Five Ways You Can Help Save Life on Earth
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5. A Clean Energy Future
On April 21, the Department of Energy announced it had awarded $452 million in federal grants to 25 cities and states to help with programs to create clean energy jobs. Proponents of clean energy are fighting for funding as a new climate bill is poised to hand away many millions more to nuclear and coal initiatives. Nowhere is the battle between clean and dirty energy as visible as in Appalachia -- where Big Coal reigns and the destructive practice of mountaintop removal (MTR) mining is blowing up whole ecosystems and destroying the communities around them.
But folks there have a vision for a different, cleaner future, in which the jobs are better and safer, too. Coal River Mountain is on the chopping block -- facing annihilation from a mountaintop removal mining operation run by Massey Energy (you may have heard Massey's name in the news lately after the deaths of 29 miners). But instead of seeing another mountain destroyed, locals have come up with a plan, and a damn good one, to cover those mountain ridges with wind farms.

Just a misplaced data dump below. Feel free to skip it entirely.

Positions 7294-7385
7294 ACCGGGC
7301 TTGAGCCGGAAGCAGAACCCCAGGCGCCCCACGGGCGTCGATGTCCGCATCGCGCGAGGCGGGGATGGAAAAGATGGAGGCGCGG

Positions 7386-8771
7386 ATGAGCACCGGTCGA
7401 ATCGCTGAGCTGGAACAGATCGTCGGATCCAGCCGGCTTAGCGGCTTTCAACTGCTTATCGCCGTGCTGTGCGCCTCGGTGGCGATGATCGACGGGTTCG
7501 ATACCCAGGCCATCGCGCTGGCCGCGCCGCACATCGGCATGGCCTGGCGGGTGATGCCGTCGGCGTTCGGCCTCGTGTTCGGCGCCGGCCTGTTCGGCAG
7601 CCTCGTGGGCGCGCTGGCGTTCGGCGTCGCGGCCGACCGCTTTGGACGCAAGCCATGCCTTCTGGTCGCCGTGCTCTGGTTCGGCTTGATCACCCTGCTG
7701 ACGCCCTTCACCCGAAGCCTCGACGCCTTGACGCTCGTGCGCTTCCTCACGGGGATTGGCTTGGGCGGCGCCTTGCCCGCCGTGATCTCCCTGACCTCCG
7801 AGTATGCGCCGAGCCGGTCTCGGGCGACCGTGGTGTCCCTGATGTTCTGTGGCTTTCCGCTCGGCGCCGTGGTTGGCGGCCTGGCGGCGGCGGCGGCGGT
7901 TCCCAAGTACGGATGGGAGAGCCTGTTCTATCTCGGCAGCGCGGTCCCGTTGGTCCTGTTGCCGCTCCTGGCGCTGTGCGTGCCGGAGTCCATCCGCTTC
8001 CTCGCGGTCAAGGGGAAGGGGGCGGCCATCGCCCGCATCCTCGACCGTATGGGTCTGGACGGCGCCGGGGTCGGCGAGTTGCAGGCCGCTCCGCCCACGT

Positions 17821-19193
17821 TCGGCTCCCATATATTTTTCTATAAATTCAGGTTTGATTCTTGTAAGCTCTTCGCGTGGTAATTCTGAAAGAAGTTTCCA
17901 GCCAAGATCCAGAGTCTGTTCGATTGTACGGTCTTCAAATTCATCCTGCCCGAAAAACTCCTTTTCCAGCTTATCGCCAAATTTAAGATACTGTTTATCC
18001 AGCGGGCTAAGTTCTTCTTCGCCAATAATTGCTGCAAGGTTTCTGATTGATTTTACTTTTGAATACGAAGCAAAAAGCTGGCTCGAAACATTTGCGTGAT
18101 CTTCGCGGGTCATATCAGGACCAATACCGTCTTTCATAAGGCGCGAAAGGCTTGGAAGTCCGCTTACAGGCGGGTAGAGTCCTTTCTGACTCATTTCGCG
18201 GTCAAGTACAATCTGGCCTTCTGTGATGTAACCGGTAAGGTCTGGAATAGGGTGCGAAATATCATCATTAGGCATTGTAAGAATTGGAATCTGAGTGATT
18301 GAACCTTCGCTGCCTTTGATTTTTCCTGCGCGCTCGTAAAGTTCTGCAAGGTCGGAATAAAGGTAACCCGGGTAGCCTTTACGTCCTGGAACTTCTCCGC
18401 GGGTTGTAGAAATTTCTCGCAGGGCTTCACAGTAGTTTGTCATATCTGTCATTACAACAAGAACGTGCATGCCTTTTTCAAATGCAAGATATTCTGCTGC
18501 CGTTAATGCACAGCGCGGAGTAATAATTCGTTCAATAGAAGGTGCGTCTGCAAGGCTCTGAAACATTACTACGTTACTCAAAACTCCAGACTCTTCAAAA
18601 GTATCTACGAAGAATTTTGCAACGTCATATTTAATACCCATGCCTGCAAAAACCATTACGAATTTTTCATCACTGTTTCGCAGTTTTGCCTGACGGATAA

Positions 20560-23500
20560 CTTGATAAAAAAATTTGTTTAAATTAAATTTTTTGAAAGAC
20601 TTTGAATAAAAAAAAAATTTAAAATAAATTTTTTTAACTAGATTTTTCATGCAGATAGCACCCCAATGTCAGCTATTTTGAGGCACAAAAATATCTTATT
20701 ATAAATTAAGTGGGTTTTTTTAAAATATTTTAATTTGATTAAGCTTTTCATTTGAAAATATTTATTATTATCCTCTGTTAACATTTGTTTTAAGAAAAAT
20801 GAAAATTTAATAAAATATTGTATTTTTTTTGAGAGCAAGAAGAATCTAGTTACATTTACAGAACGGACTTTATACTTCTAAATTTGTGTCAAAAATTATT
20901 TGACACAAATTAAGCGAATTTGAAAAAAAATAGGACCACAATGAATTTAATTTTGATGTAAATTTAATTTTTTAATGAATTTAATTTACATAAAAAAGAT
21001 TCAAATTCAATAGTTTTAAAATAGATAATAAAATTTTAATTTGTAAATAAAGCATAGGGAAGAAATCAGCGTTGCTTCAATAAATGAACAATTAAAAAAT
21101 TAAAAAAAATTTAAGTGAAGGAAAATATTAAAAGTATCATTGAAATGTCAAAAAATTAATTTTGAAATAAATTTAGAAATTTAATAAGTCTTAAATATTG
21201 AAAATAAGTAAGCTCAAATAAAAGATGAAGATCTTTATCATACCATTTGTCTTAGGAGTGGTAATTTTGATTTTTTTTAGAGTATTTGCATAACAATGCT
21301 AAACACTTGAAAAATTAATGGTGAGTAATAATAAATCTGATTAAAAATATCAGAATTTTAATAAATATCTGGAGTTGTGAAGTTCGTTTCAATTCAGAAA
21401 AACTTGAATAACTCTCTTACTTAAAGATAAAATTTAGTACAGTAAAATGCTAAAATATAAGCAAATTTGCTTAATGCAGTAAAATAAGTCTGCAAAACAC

"Set aside for a moment the many health and social ills of MTR--the toxic drainages, the dusty air, the undrinkable tap water--and still the economic argument alone for Coal River Wind is compelling," wrote Ben Jervey for GOOD. He explains:
A 2007 wind potential study found capacity for 328 megawatts of clean energy on Coal River Mountain, enough to power 70,000 West Virginian homes. The revenue would produce $1.7 million in property taxes that would benefit the local communities. That's over 50 times the $36,000-per-year that coal mining would generate in severance taxes, and the wind money wouldn't dry up when the coal runs out in an estimated 14 years. (The coal revenue itself flows immediately out of state.) A wind farm would also create at least 50 permanent jobs that also last long after the coal would disappear. Again, this isn't even to mention the external costs of public health and environmental quality.
One economic study found that by factoring in such externalities--health expenses, environmental cleanup costs and lost resources from tourism and ginseng harvesting--the Massey mines would wind up costing the community $600 million over their brief lifespans. Coal River Wind has the potential to rewrite the economics of mountaintop removal.
Faced with the enormity of our climate and energy problems, can replacing one coal mine with one wind farm make a dent in our quest for a more sustainable future? Of course! It makes a difference in the same way that investing $100 can change a family's life; in the same way that personally knowing your farmer makes a difference in your health and the health of your community; in the same way that starting one teach-in on the environment in 1970 drew 20 million people and awakened a country's consciousness.
So where will we be 40 years from now? Which road do we choose? How many people can we get to join us on that path?
Tara Lohan is a senior editor at AlterNet. You can follow her on Twitter @TaraLohan.